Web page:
Browsing named entities in Mrs. John A. Logan, Reminiscences of a Soldier's Wife: An Autobiography. You can also browse the collection for Abe Lincoln or search for Abe Lincoln in all documents.

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hould support for the United States Senate, Mr. Lincoln being the choice of the Republicans, a new support by the magnetism of his personality. Lincoln did not seem to have any magnetism, though of the many questions involved, he replied to Mr. Lincoln's charges in these words: I did not answer nd such infamy. I had too much respect for Mr. Lincoln to suppose he was serious in making the chtical demonstrations and talk politics. Mr. Lincoln spoke in the evening to a large crowd who r: A living dog is better than a dead lion. Mr. Lincoln had referred to Douglas as a caged, toothle very large. Douglas spoke there one day and Lincoln the next. Lincoln began his speech by sayingLincoln began his speech by saying he had borrowed a clean shirt in which to appear, as he had filled his carpetbag with documents, m carriage escorted by hundreds on horseback-Mr. Lincoln coming by train from the neighboring town ogoing over all the issues of the campaign. Mr. Lincoln's speech followed, in which he came back at[28 more...]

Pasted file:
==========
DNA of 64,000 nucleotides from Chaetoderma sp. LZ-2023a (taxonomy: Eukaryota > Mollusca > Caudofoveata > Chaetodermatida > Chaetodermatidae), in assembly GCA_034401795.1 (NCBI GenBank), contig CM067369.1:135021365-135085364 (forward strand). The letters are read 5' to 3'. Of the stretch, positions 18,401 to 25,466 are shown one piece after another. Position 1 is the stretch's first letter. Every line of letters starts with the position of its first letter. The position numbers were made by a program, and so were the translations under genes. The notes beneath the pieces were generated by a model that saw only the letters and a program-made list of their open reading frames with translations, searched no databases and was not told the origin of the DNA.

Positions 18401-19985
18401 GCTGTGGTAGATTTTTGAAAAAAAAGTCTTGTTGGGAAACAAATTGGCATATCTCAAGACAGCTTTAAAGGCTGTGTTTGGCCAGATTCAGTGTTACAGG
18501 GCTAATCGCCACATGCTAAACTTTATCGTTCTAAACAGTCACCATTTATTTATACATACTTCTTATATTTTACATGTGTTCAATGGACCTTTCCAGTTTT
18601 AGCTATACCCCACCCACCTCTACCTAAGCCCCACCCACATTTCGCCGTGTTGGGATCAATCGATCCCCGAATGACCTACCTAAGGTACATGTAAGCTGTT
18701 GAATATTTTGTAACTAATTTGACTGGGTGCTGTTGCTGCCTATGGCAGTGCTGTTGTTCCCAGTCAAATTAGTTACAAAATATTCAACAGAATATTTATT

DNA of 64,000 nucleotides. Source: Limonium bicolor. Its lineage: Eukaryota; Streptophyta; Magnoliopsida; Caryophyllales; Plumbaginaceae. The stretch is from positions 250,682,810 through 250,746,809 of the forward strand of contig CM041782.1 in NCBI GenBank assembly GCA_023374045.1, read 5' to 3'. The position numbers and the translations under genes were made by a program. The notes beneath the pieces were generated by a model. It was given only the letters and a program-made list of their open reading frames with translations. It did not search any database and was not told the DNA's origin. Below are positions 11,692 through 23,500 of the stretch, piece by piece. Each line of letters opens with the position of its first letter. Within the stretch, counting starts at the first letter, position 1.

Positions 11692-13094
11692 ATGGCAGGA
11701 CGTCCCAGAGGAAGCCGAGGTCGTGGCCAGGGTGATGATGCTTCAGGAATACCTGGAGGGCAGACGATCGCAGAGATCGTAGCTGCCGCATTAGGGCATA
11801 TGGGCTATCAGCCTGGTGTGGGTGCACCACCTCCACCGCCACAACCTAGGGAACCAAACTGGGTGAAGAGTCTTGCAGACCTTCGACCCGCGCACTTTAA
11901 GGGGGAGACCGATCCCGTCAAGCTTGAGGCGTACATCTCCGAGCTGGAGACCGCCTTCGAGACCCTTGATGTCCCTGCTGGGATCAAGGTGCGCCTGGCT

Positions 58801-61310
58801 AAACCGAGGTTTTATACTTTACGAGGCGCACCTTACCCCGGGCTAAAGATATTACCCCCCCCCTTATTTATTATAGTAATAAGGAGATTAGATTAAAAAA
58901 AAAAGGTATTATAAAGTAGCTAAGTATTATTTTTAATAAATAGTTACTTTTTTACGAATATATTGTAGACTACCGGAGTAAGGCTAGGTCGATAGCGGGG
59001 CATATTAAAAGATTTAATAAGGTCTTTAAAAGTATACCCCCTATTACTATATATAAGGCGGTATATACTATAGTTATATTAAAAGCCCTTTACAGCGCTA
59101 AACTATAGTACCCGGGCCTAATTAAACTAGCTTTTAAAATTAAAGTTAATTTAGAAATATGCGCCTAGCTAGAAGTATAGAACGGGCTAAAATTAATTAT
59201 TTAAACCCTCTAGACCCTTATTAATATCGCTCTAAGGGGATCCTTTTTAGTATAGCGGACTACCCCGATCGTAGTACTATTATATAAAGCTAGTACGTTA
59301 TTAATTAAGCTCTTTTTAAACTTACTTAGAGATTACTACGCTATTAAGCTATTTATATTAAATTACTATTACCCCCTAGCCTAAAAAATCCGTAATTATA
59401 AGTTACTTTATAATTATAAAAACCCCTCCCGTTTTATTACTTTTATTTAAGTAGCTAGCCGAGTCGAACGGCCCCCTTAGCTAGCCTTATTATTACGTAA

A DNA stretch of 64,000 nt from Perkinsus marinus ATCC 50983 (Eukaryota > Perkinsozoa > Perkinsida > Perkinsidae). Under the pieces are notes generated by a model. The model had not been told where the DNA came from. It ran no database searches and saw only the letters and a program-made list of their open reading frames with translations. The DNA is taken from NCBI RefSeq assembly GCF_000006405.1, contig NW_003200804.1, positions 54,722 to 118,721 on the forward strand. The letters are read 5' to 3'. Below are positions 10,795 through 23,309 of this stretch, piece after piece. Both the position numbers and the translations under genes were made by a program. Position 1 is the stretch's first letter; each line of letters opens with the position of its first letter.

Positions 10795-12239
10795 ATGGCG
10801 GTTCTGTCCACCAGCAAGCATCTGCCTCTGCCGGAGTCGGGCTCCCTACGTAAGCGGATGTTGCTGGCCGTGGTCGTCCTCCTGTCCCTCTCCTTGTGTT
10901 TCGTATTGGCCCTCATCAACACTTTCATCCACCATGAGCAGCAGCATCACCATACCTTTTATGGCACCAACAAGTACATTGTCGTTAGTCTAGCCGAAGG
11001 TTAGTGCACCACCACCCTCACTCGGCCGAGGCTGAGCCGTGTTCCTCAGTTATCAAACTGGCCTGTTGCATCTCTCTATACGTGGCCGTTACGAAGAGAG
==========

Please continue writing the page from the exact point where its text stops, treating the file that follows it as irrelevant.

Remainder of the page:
ing. While the legislature was Democratic, Mr. Lincoln having carried the State by the popular votas evident to the most stupid observer that Mr. Lincoln had made a national reputation during the cs, as beyond all doubt the fame acquired by Mr. Lincoln as the nominee of the Republican party for or secession and even for the resistance of Mr. Lincoln's inauguration. As Douglas talked the matte said he would do all in his power to give Mr. Lincoln a hearty welcome to Washington and insure hllinois delegation to pay their respects to Mr. Lincoln as soon as he arrived. He shared the deep able. We remember perfectly the arrival of Mr. Lincoln in Washington, and the relief it was to knoto the Capitol. I can remember exactly how Mr. Lincoln looked as he sat beside Senator John P. Halll the fearful consequences that followed. Mr. Lincoln, with the deepest anxiety depicted on his fyond expression. Having no alternative, Mr. Lincoln made the call for seventy-five thousand men[8 more...]